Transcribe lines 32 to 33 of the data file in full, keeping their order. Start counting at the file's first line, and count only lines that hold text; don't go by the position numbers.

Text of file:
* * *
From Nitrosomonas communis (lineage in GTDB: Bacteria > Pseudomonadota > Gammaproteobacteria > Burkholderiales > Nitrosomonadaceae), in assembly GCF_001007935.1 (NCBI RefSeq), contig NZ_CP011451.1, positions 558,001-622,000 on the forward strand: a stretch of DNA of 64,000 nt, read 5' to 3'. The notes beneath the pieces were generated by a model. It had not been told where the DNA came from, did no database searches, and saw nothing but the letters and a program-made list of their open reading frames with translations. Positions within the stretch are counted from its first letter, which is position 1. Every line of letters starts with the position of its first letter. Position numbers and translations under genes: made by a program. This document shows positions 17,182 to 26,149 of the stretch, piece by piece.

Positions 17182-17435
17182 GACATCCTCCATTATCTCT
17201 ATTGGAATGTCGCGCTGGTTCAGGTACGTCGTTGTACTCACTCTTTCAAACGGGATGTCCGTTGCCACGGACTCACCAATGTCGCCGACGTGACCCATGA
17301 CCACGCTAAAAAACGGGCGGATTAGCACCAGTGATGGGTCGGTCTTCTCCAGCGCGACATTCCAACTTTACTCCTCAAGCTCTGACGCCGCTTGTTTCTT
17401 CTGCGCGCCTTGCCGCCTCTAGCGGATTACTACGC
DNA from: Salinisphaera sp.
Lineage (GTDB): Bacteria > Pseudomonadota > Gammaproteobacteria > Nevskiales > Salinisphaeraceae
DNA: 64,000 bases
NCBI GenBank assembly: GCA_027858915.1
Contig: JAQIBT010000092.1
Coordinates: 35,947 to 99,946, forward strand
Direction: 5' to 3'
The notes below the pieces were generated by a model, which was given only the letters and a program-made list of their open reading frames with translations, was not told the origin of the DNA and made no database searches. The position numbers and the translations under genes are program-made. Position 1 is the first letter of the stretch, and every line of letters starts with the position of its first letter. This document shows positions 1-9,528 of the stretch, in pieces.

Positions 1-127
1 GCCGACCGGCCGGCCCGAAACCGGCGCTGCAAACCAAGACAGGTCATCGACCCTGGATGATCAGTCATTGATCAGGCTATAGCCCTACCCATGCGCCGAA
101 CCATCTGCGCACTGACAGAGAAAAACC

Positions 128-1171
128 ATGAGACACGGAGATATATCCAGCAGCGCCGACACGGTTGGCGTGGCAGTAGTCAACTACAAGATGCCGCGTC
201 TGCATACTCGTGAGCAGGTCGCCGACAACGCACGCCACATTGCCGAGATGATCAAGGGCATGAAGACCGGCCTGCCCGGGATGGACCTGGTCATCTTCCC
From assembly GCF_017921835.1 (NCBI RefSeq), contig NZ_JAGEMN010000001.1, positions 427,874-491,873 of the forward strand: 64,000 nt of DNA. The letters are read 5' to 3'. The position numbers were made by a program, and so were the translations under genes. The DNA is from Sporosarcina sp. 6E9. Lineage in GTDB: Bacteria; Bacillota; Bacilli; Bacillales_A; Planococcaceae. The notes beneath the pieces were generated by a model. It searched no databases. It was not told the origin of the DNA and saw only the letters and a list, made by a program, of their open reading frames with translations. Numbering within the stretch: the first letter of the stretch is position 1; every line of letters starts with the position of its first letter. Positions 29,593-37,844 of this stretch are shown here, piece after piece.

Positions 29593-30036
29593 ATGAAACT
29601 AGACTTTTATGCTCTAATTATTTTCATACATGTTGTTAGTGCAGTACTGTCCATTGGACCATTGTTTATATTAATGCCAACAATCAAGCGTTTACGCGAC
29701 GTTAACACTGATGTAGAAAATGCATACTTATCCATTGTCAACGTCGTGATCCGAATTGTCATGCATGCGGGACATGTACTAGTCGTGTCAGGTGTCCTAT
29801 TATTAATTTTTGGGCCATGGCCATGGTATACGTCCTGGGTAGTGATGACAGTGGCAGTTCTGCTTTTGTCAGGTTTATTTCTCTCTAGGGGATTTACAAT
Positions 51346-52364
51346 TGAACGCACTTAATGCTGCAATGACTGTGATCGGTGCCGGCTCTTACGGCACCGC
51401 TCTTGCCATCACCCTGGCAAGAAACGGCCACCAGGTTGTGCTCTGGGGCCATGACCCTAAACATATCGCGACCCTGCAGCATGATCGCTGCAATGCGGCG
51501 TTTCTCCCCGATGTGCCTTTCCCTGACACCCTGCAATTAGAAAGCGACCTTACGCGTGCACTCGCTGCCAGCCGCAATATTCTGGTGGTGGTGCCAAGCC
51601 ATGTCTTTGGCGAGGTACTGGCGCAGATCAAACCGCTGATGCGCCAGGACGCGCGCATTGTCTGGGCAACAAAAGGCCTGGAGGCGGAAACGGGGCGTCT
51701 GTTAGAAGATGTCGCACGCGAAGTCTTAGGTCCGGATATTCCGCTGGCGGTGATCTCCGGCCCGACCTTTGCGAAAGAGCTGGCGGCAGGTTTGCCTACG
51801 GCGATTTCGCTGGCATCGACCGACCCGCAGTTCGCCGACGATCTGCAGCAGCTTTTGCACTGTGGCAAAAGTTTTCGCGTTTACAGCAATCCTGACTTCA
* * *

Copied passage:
51701 GTTAGAAGATGTCGCACGCGAAGTCTTAGGTCCGGATATTCCGCTGGCGGTGATCTCCGGCCCGACCTTTGCGAAAGAGCTGGCGGCAGGTTTGCCTACG
51801 GCGATTTCGCTGGCATCGACCGACCCGCAGTTCGCCGACGATCTGCAGCAGCTTTTGCACTGTGGCAAAAGTTTTCGCGTTTACAGCAATCCTGACTTCA